Sylvie and Hubol
Windows/Free/~3 hours

"Welcome to the JIGGLY ZONE. Become JIGGLER and find the Medallions scattered Throughout the land."

I came to this one through the repeated, insistent recommendation of Blake Andrews, Babycastles veteran and longtime contributor to Glorious Trainwrecks, the online home of trashgames and B-games. I wasn't previously aware of the works of Sylvie and Hubol, but they have been prolific producers of free games for the last ten years, always in a B-game style.

Designers of free games don't organize neatly in genres or movements, so probably it's a bad idea to apply terms like 'B-game' or 'trashgame' or 'kusoge' to other people's work. Maybe the easiest way to explain a game like JIGGLY ZONE is to say that for the last ten years, a small set of game designers has resisted the virulent, near-total commercialization of independent games. When you set out to make a videogame you can sell for money, you implicitly accept a large set of norms and orthodoxies around value and quality — for example, commercial games have to look and sound attractive. All the art and sound in them must be original. A commercial game has to be of a certain length relative to its price. It has to be accessible and easy to understand. Most broadly, commercial videogames are not allowed to be terrible in any one dimension... and this comes at a steep price, which is that they are usually not brilliant in any one dimension, either.

When B-games are ambitious, which they often are, they tend to be ambitious in a way that is laser-focused on one single element. This lightness allows them to pursue that one element, be it a mechanic or a concept or a joke, in a way that is forbidden for commercial work.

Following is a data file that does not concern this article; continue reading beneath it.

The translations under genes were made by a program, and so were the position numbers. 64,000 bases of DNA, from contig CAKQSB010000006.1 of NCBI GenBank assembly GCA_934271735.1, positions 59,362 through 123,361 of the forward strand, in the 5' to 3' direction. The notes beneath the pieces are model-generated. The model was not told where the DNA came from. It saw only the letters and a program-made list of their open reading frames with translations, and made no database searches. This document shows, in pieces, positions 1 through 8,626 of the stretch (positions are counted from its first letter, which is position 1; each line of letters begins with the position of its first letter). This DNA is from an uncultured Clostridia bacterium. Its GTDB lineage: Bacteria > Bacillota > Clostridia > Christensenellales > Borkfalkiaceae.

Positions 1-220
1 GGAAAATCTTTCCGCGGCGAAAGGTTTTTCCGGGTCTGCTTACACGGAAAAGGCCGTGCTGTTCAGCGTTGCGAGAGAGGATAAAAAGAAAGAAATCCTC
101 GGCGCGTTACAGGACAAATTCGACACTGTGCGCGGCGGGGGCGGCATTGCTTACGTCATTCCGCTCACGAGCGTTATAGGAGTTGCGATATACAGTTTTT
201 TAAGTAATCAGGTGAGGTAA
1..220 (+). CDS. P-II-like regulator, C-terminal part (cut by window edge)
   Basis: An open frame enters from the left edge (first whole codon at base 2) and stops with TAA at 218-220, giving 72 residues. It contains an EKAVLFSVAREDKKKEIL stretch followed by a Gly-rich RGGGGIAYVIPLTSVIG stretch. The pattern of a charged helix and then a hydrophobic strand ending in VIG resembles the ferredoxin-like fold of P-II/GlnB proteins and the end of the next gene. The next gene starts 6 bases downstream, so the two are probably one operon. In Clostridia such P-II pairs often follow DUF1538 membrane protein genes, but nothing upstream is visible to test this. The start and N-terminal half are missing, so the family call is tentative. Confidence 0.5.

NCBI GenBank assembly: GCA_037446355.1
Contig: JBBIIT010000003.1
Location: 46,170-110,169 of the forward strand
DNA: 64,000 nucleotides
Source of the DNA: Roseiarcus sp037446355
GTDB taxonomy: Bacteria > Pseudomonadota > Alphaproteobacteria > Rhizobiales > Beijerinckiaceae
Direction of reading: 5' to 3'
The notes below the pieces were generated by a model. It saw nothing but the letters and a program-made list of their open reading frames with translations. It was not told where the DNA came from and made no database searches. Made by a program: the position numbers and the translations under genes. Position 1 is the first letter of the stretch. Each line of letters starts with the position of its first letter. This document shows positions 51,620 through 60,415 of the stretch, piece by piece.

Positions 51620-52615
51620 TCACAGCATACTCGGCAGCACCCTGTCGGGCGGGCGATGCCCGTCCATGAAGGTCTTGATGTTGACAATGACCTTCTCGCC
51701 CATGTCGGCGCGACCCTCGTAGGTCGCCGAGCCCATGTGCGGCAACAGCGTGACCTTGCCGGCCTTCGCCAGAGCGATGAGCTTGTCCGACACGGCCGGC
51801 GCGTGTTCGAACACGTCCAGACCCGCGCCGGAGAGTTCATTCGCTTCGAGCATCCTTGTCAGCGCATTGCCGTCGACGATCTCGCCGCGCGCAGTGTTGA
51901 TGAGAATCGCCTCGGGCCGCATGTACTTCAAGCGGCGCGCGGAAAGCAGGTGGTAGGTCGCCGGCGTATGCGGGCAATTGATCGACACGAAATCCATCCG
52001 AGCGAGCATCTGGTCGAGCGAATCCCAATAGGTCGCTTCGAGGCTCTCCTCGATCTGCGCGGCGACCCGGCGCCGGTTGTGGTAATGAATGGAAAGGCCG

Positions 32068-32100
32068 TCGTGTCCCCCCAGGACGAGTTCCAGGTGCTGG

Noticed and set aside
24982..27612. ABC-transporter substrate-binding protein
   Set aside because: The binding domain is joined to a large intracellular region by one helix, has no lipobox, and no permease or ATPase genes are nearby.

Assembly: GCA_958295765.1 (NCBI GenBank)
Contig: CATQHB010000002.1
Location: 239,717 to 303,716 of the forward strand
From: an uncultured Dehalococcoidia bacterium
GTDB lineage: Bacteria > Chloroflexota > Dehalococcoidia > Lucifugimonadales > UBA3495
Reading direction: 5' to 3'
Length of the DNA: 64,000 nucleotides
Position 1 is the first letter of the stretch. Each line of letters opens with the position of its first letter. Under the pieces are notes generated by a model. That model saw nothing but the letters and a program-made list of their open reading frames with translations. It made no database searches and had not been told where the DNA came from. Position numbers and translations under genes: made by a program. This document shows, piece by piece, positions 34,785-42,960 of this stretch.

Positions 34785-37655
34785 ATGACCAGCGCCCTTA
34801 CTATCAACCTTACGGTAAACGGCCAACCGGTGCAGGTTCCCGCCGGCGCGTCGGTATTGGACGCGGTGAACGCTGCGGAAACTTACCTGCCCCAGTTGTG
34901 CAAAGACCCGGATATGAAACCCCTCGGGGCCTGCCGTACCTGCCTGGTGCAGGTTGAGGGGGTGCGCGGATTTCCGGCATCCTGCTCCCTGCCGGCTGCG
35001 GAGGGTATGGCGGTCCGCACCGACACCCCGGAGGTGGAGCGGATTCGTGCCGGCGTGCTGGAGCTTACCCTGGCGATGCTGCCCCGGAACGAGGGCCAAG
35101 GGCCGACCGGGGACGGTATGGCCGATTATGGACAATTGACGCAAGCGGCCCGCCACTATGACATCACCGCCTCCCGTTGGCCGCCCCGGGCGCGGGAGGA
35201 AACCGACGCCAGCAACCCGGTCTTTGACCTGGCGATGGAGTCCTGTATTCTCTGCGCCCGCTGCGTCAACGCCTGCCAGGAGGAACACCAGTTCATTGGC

Here, then, is the reason why you should play JIGGLY ZONE: unencumbered by the need to do everything, it does one thing — level design — to perfection. I loaded it up with a degree of apprehension: do I really want to play another masocore 2D platform game? And then, in spite of myself, I was seduced by the virtuosity in the placement of the blocks and hazards, and the way they give life and depth to the game's action mechanics.

JIGGLY ZONE has a very simple and familiar structure: you are given a nonlinear 2D world to jump around in, and you must collect a bunch of treasures, most of which are squirreled away in places that are hard to jump to. Some of the treasures grant additional powers of traversal, in that familiar Metroid-inspired way, and the game also provides one generous gift from the outset, which is that you can place a checkpoint by pressing the down arrow whenever you are standing on solid ground. The cadence of play, as a result, is rapid staccato repetition: you line up a jump that looks difficult but feasible, you place a checkpoint, and then you attempt that single jump over and over again until you get it right.

JIGGLY ZONE's world is made up of just two types of objects: deadly blocks and solid blocks, and so the substance of the game is just the particular placement of these blocks in each level. At first glance, the placement seems haphazard and almost random. But as you inch through the world, placing checkpoints and forming hypotheses about which jumps are makeable and which are not, you realize every single block has been placed with great care and ambition. The level design starts simply enough but it progressively guides you through the details of the mechanics with a level of granularity I have never seen before: how high is my third double-jump? How much height do I lose if I jump into the ceiling? By the end of the game, it has become the most technical and original platformer I can remember playing, but it is all in the arrangement of the blocks.

I've talked about invisible forms of beauty before on this blog, when I wrote about the puzzle design in Mirror Drop. JIGGLY ZONE has a great soundtrack, but it is a visually hideous game, with a character borrowed from Pokémon and no appreciable story, no high concept, no sense of place. Still, as I worked my way through the game, finding the hidden loopholes and tricks that made impossible obstacles just-barely-possible, I felt that same sense of awe and joy that I feel looking at masterpiece paintings or listening to favorite records.

Invisible beauty, encoded in the virtuosic placement of two types of pixellated block.